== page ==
We were in southeastern Tennessee this weekend seeing the wedding of my godson Paul Ashey. Now I remember Paul when he was born nearly 28 years ago. I had just moved to Texas to work for the Houston Chronicle and I stayed with Elise and Mark Ashey – old Lewis & Clark College friends and had stayed with them while searching for housing. Elise was close to term with Paul at that point and Margaret was 2. I remember those days; Paul two years later spending Thanksgiving dinner putting olives on his fingers. And now….he’s doing theater in New York and getting married. And Margaret – who was a bridesmaid – had already been married five years. It’s like seeing time pass in front of you.
The wedding was atop a mountain so to speak in Sewanee, home of the University of the South, which
is an Episcopal liberal arts college with a seminary down the street. The campus was to die for: all sandstone buildings, bell towers and even a building dedicated to Tennessee Williams surrounded by trees and modeled after Oxford – all near bluffs overlooking the valley below. I got a look at their refectory and that was one nice college cafeteria. Obviously a ton of money behind that place. The wedding was in All Saints chapel, the Gothic church in the middle of the campus and it sure looked like a mini-Washington Cathedral from the inside.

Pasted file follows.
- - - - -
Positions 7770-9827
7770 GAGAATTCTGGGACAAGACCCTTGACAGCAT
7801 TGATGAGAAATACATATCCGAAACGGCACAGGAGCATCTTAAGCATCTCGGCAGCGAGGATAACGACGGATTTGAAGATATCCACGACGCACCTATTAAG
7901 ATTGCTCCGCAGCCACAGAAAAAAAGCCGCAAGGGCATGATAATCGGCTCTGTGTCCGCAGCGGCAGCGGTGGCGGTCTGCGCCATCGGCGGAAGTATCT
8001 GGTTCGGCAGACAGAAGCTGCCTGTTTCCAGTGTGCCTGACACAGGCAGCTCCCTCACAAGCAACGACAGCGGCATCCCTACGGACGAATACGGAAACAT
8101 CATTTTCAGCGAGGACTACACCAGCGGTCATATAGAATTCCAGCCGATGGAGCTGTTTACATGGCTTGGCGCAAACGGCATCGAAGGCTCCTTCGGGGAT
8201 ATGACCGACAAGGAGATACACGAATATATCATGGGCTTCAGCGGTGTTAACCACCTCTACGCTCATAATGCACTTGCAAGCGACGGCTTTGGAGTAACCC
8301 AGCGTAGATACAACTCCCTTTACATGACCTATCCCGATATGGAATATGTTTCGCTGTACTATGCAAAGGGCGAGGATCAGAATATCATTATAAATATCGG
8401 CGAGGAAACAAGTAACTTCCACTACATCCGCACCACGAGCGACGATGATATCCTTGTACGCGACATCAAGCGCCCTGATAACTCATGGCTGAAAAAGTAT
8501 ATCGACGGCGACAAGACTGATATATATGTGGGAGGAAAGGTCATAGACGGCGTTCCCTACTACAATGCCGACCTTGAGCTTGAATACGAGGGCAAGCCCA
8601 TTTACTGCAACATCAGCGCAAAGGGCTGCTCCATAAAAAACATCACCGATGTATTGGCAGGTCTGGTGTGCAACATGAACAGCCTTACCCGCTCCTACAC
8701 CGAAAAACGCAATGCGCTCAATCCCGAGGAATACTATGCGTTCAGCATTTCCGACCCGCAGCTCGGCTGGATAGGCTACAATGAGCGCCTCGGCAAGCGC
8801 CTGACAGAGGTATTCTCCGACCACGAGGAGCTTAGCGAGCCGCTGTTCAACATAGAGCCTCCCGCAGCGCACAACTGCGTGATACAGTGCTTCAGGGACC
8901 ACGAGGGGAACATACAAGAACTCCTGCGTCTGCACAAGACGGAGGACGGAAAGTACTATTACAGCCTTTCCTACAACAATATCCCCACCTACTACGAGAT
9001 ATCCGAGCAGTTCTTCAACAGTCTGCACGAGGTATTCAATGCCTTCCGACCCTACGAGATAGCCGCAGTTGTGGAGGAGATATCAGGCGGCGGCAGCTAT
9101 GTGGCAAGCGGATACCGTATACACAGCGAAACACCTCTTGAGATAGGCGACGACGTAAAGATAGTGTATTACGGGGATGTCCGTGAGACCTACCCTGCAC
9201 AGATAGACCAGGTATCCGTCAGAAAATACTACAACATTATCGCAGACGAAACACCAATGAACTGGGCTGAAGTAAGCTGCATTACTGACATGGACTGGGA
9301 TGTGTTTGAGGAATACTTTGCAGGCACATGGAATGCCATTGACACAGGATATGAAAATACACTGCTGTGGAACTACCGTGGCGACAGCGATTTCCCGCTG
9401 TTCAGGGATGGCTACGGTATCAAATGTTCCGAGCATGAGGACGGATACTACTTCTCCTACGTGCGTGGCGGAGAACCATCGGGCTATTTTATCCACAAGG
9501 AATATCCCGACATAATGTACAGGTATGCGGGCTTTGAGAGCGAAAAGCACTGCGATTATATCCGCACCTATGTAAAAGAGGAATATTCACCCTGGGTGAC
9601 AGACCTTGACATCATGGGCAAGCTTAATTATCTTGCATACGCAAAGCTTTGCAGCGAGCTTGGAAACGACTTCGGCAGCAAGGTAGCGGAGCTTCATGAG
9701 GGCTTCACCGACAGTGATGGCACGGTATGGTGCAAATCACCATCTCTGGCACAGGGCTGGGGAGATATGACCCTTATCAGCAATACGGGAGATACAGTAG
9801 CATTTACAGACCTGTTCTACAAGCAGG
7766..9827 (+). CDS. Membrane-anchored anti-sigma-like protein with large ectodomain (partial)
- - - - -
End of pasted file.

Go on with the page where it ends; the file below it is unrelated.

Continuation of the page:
Weddings, by the way, are tough for me for obvious reasons. At this wedding in particular, everyone was dancing except for me as I had no one to dance with. It’s very depressing at times and a huge reason why I rarely go to these fetes. Funny that 10 years ago this month, a friend of mine from BBC got married in London. She and I and another journalist had been part of a trio praying that all of us would find husbands. And she did, at the age of 45. But the other woman and I – who flew to London to see the wedding – never have found anyone. I think she and I are still out there reminding God that two-thirds of those prayers remain unanswered! Before showing up for the wedding, Veeka and I went hiking about South Cumberland State Park, which was a series of trails, ravines, caves and canyons on the Cumberland Plateau. It’s hard not to miss this plateau; while you’re heading south on I-24, you start to ascend this huge ridge of limestone. It’s an odd sort of park as it’s made up of 10 sections scattered about four counties. Veeka and I hiked to one of the better-known spots: a formation known as the Stone Door. After a mile through the woods, we got to the cliffs where this was, only to discover there were no guard rails before one plunged down a 120-foot drop. Naturally I grabbed Veeka’s arm like a maniac and refused to go anywhere near the edge. NOT a place for kids.
This weekend, as it turns out, is the beginning of Veeka’s week-long fall break. Long fall breaks are an innovation of the South, I’ve found, as nowhere else seems to have them. We have a few things planned. One thing we did a few weeks ago was go biking at Pinson Mounds State Park, a place of old Indian burial grounds that has paved bike paths – a necessity for Veeka. We got a bit lost on one, which went through a swamp but ended the day better than we began when we found some pleasant long rides. And I invested in a bike carrier but had the worst time getting it on the car. So I went to a local bike shop, bought something from the owner, then asked him to help me with my carrier! Could not have done it without him, must say.